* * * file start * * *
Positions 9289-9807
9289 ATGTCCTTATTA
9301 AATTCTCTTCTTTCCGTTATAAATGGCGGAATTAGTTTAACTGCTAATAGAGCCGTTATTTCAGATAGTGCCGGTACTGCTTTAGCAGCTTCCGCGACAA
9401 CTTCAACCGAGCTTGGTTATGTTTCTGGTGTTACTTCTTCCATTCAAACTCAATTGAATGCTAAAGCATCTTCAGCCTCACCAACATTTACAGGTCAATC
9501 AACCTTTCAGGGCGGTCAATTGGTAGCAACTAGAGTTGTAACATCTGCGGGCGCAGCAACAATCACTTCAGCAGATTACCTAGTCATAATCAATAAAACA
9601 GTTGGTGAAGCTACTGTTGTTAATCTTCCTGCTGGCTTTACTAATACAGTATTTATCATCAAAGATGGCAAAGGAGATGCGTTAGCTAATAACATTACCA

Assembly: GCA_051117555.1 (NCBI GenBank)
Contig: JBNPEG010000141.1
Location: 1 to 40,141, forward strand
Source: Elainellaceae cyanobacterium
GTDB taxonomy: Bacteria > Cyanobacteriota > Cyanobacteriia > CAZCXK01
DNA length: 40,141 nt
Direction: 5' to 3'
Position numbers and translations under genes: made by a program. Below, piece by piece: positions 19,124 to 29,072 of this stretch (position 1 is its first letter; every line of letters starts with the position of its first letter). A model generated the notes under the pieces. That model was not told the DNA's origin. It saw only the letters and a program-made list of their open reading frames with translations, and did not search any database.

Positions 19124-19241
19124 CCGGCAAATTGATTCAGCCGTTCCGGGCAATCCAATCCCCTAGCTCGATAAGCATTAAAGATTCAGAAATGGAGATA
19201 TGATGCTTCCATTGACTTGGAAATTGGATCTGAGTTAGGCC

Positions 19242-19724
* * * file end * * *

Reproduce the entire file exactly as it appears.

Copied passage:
Positions 9289-9807
9289 ATGTCCTTATTA
9301 AATTCTCTTCTTTCCGTTATAAATGGCGGAATTAGTTTAACTGCTAATAGAGCCGTTATTTCAGATAGTGCCGGTACTGCTTTAGCAGCTTCCGCGACAA
9401 CTTCAACCGAGCTTGGTTATGTTTCTGGTGTTACTTCTTCCATTCAAACTCAATTGAATGCTAAAGCATCTTCAGCCTCACCAACATTTACAGGTCAATC
9501 AACCTTTCAGGGCGGTCAATTGGTAGCAACTAGAGTTGTAACATCTGCGGGCGCAGCAACAATCACTTCAGCAGATTACCTAGTCATAATCAATAAAACA
9601 GTTGGTGAAGCTACTGTTGTTAATCTTCCTGCTGGCTTTACTAATACAGTATTTATCATCAAAGATGGCAAAGGAGATGCGTTAGCTAATAACATTACCA

Assembly: GCA_051117555.1 (NCBI GenBank)
Contig: JBNPEG010000141.1
Location: 1 to 40,141, forward strand
Source: Elainellaceae cyanobacterium
GTDB taxonomy: Bacteria > Cyanobacteriota > Cyanobacteriia > CAZCXK01
DNA length: 40,141 nt
Direction: 5' to 3'
Position numbers and translations under genes: made by a program. Below, piece by piece: positions 19,124 to 29,072 of this stretch (position 1 is its first letter; every line of letters starts with the position of its first letter). A model generated the notes under the pieces. That model was not told the DNA's origin. It saw only the letters and a program-made list of their open reading frames with translations, and did not search any database.

Positions 19124-19241
19124 CCGGCAAATTGATTCAGCCGTTCCGGGCAATCCAATCCCCTAGCTCGATAAGCATTAAAGATTCAGAAATGGAGATA
19201 TGATGCTTCCATTGACTTGGAAATTGGATCTGAGTTAGGCC

Positions 19242-19724